10. Hi John and Kimberly, I had similar issues with my girls about this time last year - they just refused to use it. I spent ages tapping it with a stick until they started trying to drink the stick! It was very frustrating. In the end I gave up and put in two standard Glugs. This year I tried again and they took to it with no problems whatsoever and without me showing them what to do. Are you providing another source of water for them? If so try taking it away. What I did was to let them have water in the morning from a Glug, so I knew they'd have enough to get through the day, but in the afternoon only let them have the superglug. I suppose it must have worked, not that I realised at the time.
  11. The bulk of the structure comes assembled. All I had to go was take the roof off, fit the nest box with 5 plasic clips, push the perches through and secure those with clips, then re-attach the roof. I reckon it took 5 minutes at most. The cats certainly approve, Plato has taken up residence in the nest box.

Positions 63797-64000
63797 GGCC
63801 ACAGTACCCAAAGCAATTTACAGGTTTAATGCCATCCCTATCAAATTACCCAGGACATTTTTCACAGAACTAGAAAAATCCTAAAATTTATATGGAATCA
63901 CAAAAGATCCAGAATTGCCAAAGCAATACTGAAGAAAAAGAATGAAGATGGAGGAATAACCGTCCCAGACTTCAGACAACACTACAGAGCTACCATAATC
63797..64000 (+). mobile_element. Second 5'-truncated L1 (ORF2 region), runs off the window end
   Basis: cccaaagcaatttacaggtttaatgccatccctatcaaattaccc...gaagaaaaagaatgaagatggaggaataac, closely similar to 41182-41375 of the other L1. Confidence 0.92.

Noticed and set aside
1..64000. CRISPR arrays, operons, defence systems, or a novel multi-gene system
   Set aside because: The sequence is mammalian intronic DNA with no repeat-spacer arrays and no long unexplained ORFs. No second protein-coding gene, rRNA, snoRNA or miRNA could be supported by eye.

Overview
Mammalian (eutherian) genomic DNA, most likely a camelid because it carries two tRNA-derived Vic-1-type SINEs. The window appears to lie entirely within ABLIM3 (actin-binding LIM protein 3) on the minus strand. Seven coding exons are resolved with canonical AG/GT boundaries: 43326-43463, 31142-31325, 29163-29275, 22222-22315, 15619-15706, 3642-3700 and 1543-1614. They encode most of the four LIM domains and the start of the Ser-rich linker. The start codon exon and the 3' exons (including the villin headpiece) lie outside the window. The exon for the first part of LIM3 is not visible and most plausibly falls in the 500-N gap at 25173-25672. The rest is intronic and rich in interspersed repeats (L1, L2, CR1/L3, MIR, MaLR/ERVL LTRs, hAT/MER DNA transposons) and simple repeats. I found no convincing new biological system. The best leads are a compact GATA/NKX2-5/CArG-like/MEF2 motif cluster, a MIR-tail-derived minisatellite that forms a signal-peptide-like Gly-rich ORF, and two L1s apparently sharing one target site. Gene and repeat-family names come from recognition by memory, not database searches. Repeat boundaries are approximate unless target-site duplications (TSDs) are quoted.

12. Well, the Mini Coop arrived today (4 working day delivery, not bad!). I've not put it into the WIR yet but as there's not much info around I thought I'd post my first impressions for others. Well, its a lot bigger than I thought. It's probably got a slightly larger footprint than the Eglu CLassic, and the nest box sticks out of the side. It does however provide a lot more space inside for the girls than a CLassic (i think anyway). THe perches are removable but are round plastic, I'm not sure how well the girls will cope with those. But for my purposes I'll remove one of them as all my ex-batts have enjoyed sleeping on the floor to start with. The general construction, well, its not as polished and user friendly as the Eglu's, but I'm sure it'll last. You do have to remove the roof to clean it, but that seems simple enough to do. If I was using it all the time I think I'd just line the floor with newspaper to make quick cleans easier. My overall first impression is that its definately not an Eglu, but for the price I don't think its too bad at all. I'll let my older girls have a look at it later and try to post some pics.